Liver metastasis is the main cause of mortality related to colorectal cancer. CXCR4 is necessary for the outgrowth of colon cancer micrometastases. In oncology, it has been demonstrated that several human tumors release lactate dehydrogenase (LDH) into the circulation. CXCR4 gene expression and serum LDH levels are often increased in patients with colorectal cancer. Despite technological advances in cancer therapy, five-year overall survival is still around 50%. Therefore, better treatment needs to be developed. RNA interference (RNAi) is a modern and powerful tool for inhibition of gene expression. However, the rate-limiting step in this technology is effective delivery of RNAi agents. We have investigated a novel strategy of CXCR4 siRNA therapy and its effect on serum LDH levels in a BALB/C mouse model of colorectal cancer metastasis to the liver. Hepatic metastasis was established by injecting a CT26.WT mouse colon carcinoma cell line via the tail vein. Our results demonstrated that CXCR4 siRNA/ dextran-spermine nanoparticles achieved high silencing efficiency with low toxicity. Favorable localization of the nanoparticles was confirmed with CXCR4 gene expression in the liver, that was correlated with serum LDH levels. More research will be needed to determine the effect of CXCR4 silencing on serum LDH levels, which may be a useful marker for predicting liver metastasis in colorectal cancer.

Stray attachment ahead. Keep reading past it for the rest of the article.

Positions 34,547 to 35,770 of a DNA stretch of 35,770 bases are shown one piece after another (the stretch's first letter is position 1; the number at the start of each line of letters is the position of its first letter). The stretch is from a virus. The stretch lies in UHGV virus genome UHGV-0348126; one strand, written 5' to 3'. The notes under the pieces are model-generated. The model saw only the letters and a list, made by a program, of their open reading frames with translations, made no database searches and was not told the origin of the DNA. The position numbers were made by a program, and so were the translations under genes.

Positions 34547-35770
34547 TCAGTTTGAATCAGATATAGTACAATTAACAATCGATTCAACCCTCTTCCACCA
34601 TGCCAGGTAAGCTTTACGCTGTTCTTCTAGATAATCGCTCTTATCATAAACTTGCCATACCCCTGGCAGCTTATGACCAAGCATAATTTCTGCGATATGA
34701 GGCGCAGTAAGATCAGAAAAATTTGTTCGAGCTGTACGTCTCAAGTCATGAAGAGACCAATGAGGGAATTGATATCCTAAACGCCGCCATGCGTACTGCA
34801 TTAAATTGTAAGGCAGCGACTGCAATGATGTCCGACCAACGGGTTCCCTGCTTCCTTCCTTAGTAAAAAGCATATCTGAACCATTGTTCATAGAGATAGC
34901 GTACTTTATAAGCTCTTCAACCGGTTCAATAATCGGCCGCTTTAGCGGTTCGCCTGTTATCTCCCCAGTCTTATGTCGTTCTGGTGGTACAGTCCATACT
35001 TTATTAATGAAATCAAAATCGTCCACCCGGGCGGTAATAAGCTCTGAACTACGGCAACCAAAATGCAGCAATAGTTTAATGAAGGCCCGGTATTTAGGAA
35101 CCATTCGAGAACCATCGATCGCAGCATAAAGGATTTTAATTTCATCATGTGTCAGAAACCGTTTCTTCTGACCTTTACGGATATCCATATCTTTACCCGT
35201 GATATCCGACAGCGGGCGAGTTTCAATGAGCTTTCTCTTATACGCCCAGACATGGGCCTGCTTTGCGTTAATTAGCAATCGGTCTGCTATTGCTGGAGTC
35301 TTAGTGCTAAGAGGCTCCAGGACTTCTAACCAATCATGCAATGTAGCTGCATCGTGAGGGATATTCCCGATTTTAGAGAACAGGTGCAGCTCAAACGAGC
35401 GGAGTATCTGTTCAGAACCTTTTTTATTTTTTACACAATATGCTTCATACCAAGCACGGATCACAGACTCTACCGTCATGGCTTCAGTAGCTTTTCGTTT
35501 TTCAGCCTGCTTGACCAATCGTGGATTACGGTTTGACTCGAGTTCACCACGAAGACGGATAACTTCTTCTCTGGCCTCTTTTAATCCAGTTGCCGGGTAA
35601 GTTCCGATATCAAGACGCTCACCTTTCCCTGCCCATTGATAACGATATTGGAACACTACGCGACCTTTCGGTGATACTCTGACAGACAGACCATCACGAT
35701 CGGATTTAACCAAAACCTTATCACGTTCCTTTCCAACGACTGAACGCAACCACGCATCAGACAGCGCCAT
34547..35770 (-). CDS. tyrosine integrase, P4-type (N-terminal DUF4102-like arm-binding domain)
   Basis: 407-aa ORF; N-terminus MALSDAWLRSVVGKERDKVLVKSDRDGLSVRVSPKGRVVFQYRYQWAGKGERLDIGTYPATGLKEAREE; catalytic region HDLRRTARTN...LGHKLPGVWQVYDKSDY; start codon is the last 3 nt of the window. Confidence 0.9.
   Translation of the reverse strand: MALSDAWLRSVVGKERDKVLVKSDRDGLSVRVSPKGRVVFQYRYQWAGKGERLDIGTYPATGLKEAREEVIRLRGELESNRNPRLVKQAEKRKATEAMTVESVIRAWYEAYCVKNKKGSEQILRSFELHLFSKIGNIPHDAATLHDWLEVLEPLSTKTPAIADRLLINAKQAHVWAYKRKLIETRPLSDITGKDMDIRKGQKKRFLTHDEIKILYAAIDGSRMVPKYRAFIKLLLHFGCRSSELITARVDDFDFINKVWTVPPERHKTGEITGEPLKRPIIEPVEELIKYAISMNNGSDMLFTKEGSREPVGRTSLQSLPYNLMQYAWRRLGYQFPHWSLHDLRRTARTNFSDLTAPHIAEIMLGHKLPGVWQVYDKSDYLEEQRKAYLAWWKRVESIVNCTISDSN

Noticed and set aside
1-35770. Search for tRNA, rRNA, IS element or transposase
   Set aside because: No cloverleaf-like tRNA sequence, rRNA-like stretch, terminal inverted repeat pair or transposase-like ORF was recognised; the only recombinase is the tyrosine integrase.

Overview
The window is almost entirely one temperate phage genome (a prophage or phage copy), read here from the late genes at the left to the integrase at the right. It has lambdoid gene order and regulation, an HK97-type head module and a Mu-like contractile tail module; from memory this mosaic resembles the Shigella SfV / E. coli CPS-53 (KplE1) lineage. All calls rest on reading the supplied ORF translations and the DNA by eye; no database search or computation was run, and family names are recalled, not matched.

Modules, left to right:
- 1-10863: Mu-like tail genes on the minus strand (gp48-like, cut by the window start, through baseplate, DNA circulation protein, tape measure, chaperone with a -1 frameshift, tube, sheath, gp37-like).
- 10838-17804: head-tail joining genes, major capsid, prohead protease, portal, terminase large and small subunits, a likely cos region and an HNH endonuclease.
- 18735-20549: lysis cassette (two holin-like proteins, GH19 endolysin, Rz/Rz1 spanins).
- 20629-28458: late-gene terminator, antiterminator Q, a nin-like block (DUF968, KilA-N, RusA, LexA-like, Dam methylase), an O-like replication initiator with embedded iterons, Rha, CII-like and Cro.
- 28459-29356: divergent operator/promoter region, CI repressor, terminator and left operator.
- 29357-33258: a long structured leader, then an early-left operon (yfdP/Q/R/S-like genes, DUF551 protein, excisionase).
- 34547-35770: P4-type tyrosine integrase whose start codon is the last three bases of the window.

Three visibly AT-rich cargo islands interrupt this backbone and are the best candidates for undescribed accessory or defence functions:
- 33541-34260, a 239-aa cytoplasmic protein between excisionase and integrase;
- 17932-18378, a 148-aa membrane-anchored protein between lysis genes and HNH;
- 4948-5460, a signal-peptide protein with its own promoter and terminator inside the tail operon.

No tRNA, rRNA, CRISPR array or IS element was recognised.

A novel cationic polymer, dextran-spermine (D-SPM), has been found to mediate gene expression in a wide variety of cell lines and in vivo through systemic delivery. Here, we extended the observations by determining the optimal conditions for gene expression of D-SPM/plasmid DNA (D-SPM/pDNA) in cell lines and in the lungs of BALB/c mice via instillation delivery. In vitro studies showed that D-SPM could partially protect pDNA from degradation by nuclease and exhibited optimal gene transfer efficiency at D-SPM to pDNA weight-mixing ratio of 12. In the lungs of mice, the levels of gene expression generated by D-SPM/pDNA are highly dependent on the weight-mixing ratio of D-SPM to pDNA, amount of pDNA in the complex, and the assay time postdelivery. Readministration of the complex at day 1 following the first dosing showed no significant effect on the retention and duration of gene expression. The study also showed that there was a clear trend of increasing size of the complexes as the amount of pDNA was increased, where the sizes of the D-SPM/pDNA complexes were within the nanometer range.